Miscellaneous Thoughts Blog
("The opinions expressed in this blog are solely the past thoughts of Chad, and don't necessarily represent the beliefs held by...Chad;) ")


Letting Go

In general seems people who are hyper aware/vigilant of all the dimensions of their life are less happy. Which of course is a large swath of the people that get categorized as "successful". In contrast I see many folks with "type B" personalities, on the lower rungs of corporate America, seemingly choosing to be less engaged in their career and/or personal growth. Many of them seem at least as happy.

Last night I witnessed the extremes of this, but with a twist. After a good many-year run, my lower back gave out. This forced cancelation of all my active plans last weekend including fun things like hang gliding (not getting enough of this in this year - starving) and biking. Also prohibited many of my projects in progress like badly needed house and yard maintenance and improvements in preparation for my daughter's birthday party in a couple weeks. And almost as bad as the mental anguish, I had been in agony for a week with pain reaching dizzying levels. With an upcoming doctor appointment but no healing progress and the black cloud of inevitability of losing the upcoming 3 day weekend to mopping around the house, I would have to report my happiness level as low. Very low.

But not so for my 4 year old daughter, Rio. When I got home from work, we went on a short/slow walk around the neighborhood as back therapy for me and for her to provide her dolls a ride in a toy baby carriage. Her happiness was barely containable. She skipped, jumped, played pretend on what the dolls are thinking/saying, picked up small things, smelled things, noticed things on the ground and in the sky. All of this on a very regular day in her life. I was thoroughly in awe.

As a side note, this great example of mindfulness notwithstanding, her pedestal did come crashing down. She produced a rare but severe tantrum on objections to the order of things in her bedtime routine (gotta brush your teeth before...). When she did not get her way, in just a few minutes, she went into a state of misery in excess of my current low with a complete and canonical 4 year old melt down. Cried so hard that she transitioned directly from sobbing to sleeping and was then tucked away in bed for the night.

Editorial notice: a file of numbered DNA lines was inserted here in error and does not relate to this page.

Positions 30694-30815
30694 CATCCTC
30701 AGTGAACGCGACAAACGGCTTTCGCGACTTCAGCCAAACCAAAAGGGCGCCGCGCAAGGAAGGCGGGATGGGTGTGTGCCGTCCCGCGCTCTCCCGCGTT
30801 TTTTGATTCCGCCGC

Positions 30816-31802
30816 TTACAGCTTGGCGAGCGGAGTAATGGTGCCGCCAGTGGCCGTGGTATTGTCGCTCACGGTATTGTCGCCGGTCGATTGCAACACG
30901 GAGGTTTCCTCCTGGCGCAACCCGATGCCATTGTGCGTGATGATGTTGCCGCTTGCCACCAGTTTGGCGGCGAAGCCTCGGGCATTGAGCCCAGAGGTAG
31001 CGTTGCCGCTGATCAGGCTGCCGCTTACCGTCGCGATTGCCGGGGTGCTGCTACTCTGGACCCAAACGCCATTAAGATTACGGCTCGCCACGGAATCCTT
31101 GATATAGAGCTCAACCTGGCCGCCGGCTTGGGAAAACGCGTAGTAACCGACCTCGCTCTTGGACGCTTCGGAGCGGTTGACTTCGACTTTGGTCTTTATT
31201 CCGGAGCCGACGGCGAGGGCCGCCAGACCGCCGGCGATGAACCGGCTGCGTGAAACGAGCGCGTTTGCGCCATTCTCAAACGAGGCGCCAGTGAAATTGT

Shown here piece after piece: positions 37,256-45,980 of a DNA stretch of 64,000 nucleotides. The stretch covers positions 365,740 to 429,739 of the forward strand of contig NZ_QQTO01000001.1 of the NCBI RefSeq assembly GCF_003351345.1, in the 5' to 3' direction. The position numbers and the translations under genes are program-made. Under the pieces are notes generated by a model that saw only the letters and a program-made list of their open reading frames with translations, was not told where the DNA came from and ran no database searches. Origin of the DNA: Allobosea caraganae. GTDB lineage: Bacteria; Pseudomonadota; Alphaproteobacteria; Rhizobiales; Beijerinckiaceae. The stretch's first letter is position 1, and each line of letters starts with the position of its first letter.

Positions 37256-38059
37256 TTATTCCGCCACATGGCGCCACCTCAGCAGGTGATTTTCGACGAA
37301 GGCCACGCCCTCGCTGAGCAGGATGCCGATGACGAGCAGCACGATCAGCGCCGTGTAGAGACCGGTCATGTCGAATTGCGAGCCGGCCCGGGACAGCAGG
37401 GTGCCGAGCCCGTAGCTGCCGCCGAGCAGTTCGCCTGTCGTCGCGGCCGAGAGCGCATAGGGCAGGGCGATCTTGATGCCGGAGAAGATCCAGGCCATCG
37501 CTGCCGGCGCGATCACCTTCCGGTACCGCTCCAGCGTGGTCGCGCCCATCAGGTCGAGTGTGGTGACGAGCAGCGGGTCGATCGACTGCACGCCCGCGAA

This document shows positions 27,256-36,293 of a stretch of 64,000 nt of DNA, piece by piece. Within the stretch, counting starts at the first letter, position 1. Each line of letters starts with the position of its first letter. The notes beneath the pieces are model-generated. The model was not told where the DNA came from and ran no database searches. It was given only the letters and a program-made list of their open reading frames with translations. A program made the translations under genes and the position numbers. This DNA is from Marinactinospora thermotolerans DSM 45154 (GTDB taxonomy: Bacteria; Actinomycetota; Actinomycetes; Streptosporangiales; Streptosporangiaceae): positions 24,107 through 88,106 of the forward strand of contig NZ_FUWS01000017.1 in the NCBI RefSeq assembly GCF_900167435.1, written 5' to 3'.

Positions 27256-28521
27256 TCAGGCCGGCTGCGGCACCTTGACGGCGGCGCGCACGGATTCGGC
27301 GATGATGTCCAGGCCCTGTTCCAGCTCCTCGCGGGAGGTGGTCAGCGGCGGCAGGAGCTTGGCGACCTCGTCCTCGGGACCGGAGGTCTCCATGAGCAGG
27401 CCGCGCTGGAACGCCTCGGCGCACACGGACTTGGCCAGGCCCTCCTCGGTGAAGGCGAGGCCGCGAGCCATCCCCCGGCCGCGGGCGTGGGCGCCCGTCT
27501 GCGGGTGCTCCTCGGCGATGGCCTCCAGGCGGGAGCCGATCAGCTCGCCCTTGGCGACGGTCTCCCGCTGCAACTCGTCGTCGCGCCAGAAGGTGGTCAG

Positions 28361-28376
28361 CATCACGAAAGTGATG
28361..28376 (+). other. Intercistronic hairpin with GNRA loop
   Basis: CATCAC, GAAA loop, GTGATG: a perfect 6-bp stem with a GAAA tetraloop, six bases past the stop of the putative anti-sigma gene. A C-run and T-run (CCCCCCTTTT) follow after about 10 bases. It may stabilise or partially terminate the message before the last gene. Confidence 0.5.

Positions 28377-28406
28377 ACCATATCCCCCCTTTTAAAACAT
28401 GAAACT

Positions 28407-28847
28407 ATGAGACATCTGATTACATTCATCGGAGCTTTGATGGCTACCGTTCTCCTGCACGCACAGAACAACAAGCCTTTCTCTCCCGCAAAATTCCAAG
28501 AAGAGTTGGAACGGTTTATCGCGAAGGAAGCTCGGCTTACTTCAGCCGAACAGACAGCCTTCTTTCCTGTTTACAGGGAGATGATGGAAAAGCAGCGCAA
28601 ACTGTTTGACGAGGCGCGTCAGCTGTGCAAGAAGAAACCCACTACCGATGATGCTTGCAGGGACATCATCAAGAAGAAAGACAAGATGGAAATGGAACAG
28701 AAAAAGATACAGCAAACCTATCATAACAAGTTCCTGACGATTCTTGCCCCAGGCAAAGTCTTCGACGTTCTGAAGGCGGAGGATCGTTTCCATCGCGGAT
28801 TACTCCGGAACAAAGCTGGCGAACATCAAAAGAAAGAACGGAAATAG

The best of both worlds, would be the mindfulness of finding happiness in the moment when we went for a walk AND the mind control to "let go" of the things that can't be changed like loosing a couple weeks of precious activeness for me and bed time routine order for her. Mindfulness practices are step one, but big step number two, is mind control (e.g. let it go).



Lately I have been reading and pod-listening about mindfulness, Buddhism, and Stoicism, in the context of navigating through life’s chutes and ladders. Combining these three, I have come up with a simplified flow chart, for what it is worth. Note the below is focus more on “bad” things, but can also somewhat apply to “good” things.

Entry: An “Event” has happened.
Examples: just got bad or good news, plans changed, got faced with a task, a conflict, a comfrontation, or decision, etc.

Step 1:
Recognize that “shit happens” and how you react to events *IS* what determines who you are. Great poker players are not great because they get lucky cards, it is because they make the right decisions based on the cards they get. You must realize that despite any emotional factors that are generated by the event, it is critically important that you make good decisions, which generally involves managing your attitude.

Step 2:
Measure the vector of the "event" and your "emotional reaction" to it. A vector includes a direction and a magnitude. For "events" the direction could be good, bad, or in the middle, etc. For "emotional reaction", examples are angry, sad, anxious, happy, frustrated, etc. For magnitude, with respect to both "events" and "emotional reaction", it could be anywhere from critical/severe to minor/unimportant. When you think about the vector, you may realize the event is not that bad, or has a mix of good and bad. You may realize your reaction to it seems un-proportionate. You may find that doing the consideration activities of this step has yielded a greatly reduced emotional reaction. Furthermore, you may now find yourself back in a more balanced state of mind and able to procede with the task of making the best decisions. But if not, proceed to the next step.